(The following disclaimer, stolen by me from Zombie and by him from Bob Mould, slightly modified to my purposes, will be standard for the BB! Presents: Rap Music History series unless otherwise stated.)

MP3 files are posted for evaluation purposes only. Availability is limited: one week from the day of posting. Through this series, I’m trying to educate, share my passion for good music, and promote that good music to others, who will also hopefully continue to support these artists. Everyone is encouraged to purchase music and concert tickets for the artists you feel merit your hard earned dollars. If you hold copyright to one of these songs and would like the file removed, please let me know.

BB! Presents: Rap Music History #6

BB! Presents Rap Music History #5

Lesson #5:

Ice T
“Colors” (4.3MB)

So my family moves to California the summer of ’87. This move gave me access to more rap music than I knew what to do with. And that was great. The albums came and went. Some I’ve forgotten, others I’ve memorized for life. The music was a backdrop to my education in social nastiness. We moved to California and I learned about gangs.
The most notable gangs where I lived weren’t black or latino – they were filipino, samoan and guamanian. The most fearsome gang in my neighborhood was the Bathong City Jailers, the BCJ. The BCJ wore black clothes, grew their hair long and swept it back (not unlike a pompadour mullet, now that I think about it) and sold drugs and the like. The BCJ scared me and the other 12-year-olds. ‘Nuff said. We heard stories of the trouble they would get into and those stories were vivid enough so that when we were out skateboarding we’d always keep one eye open for those black trench coats and long, flowing, black hair.
About the same time as I was learning to avoid local gang members, a movie about gangs dropped and with it came a song that hit home with me. The movie and song: Colors. Dennis Hopper directed the film, which isn’t all that great. Ice T rapped the title song, which I think is a work of lasting art.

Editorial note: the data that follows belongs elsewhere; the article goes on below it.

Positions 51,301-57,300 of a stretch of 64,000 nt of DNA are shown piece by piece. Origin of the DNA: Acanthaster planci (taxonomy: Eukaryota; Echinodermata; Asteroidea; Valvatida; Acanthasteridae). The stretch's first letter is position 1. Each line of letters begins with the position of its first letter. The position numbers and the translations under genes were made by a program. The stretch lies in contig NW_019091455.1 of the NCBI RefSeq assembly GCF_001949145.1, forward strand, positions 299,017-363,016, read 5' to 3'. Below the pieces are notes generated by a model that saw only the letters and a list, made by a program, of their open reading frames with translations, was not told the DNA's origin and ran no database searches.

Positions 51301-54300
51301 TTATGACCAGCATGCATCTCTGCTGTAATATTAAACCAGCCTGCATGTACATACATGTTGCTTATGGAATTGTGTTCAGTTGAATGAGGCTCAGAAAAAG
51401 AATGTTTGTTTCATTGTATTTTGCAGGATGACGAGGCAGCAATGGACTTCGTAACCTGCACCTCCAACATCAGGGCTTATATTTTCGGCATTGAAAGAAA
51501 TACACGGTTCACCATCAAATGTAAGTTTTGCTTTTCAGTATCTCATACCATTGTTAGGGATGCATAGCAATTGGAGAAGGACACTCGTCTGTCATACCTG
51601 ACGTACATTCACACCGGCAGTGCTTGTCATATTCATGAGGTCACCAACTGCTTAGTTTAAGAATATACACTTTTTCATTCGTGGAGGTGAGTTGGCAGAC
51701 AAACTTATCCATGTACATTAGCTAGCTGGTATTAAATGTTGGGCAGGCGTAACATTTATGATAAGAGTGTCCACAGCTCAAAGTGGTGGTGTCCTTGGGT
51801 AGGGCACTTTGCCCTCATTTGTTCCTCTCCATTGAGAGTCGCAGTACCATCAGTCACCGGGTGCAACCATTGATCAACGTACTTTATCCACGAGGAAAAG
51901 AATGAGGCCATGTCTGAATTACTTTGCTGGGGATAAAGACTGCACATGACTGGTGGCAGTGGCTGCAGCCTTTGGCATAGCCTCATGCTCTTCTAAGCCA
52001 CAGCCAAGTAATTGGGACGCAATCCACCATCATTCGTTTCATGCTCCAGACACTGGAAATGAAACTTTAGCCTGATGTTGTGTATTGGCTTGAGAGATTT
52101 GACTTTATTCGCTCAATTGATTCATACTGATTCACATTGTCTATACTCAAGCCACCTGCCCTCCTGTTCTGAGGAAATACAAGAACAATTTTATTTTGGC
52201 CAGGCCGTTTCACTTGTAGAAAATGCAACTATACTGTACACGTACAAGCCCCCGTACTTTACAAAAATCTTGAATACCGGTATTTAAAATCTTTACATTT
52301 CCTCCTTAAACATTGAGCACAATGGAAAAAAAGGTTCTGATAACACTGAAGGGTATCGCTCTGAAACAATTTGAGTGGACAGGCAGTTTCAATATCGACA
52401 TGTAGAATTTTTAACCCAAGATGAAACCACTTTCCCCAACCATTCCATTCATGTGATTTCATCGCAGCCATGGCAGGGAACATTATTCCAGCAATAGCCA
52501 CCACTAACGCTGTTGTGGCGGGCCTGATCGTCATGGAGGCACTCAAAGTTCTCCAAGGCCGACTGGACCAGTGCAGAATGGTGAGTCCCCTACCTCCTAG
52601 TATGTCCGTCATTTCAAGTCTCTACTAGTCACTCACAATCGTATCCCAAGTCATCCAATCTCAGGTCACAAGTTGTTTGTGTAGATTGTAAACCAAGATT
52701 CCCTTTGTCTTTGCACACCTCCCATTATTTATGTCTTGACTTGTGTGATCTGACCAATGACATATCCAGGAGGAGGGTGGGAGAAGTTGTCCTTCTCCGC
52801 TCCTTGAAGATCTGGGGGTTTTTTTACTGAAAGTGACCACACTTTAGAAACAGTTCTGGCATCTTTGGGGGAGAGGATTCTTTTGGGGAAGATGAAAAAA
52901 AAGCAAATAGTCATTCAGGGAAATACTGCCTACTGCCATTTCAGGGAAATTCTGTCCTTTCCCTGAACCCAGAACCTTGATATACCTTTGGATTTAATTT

When that movie came out none of my friends or I were allowed to go see it. People were getting shot in and outside of the theaters (or so the rumors went) and the Bloods and the Crips became household names. And when I heard that song…the opening synth, the gunshot, the drum…it held me rapt. Ice T’s portrayal of a young gang member’s psyche seemed so spot on to me (and, in hindsight, it was)that I latched on to it as a way to understand the gangstas in my neighborhood. Now I didn’t run out and embrace the BCJ and offer them some gummi bears or anything. But when I’d see them from then on, I’d think to myself, “Pyschoanalyze try diagnosin’ me why? It wasn’t your brother that brutally died,” and it would remind me that some people have more on their minds than finding the best parking lot to skate in.

I was a fan of Ice’s for many years after that – all the way up to ’91’s O.G. – but none of his songs has stuck with me like ‘Colors’ (well, except for maybe ‘L.G.B.N.A.F’, that’s a fun one).


Comments:

If you were to cut me open and put me under a microscope, every cell in my body would be sayin fuck you. Ice T

Posted by: Death at February 9, 2005 10:12 AM
(The following disclaimer, stolen by me from Zombie and by him from Bob Mould, slightly modified to my purposes, will be standard for the BB! Presents: Rap Music History series unless otherwise stated.)

MP3 files are posted for evaluation purposes only. Availability is limited: one week from the day of posting. Through this series, I’m trying to educate, share my passion for good music, and promote that good music to others, who will also hopefully continue to support these artists. Everyone is encouraged to purchase music and concert tickets for the artists you feel merit your hard earned dollars. If you hold copyright to one of these songs and would like the file removed, please let me know.

BB! Presents Rap Music History #5

BB! Presents: Rap Music History #4

Lesson #4:

Eric B. & Rakim
“Paid In Full” (3.8MB)

This is a short but powerful lesson, friends, because
1 – I can’t remember the first time I heard this song, and
2 – this jam speaks for itself.


Thinkin’ of a master plan…


(The following disclaimer, stolen by me from Zombie and by him from Bob Mould, slightly modified to my purposes, will be standard for the BB! Presents: Rap Music History series unless otherwise stated.)

MP3 files are posted for evaluation purposes only. Availability is limited: one week from the day of posting. Through this series, I’m trying to educate, share my passion for good music, and promote that good music to others, who will also hopefully continue to support these artists. Everyone is encouraged to purchase music and concert tickets for the artists you feel merit your hard earned dollars. If you hold copyright to one of these songs and would like the file removed, please let me know.

BB! Presents: Rap Music History #4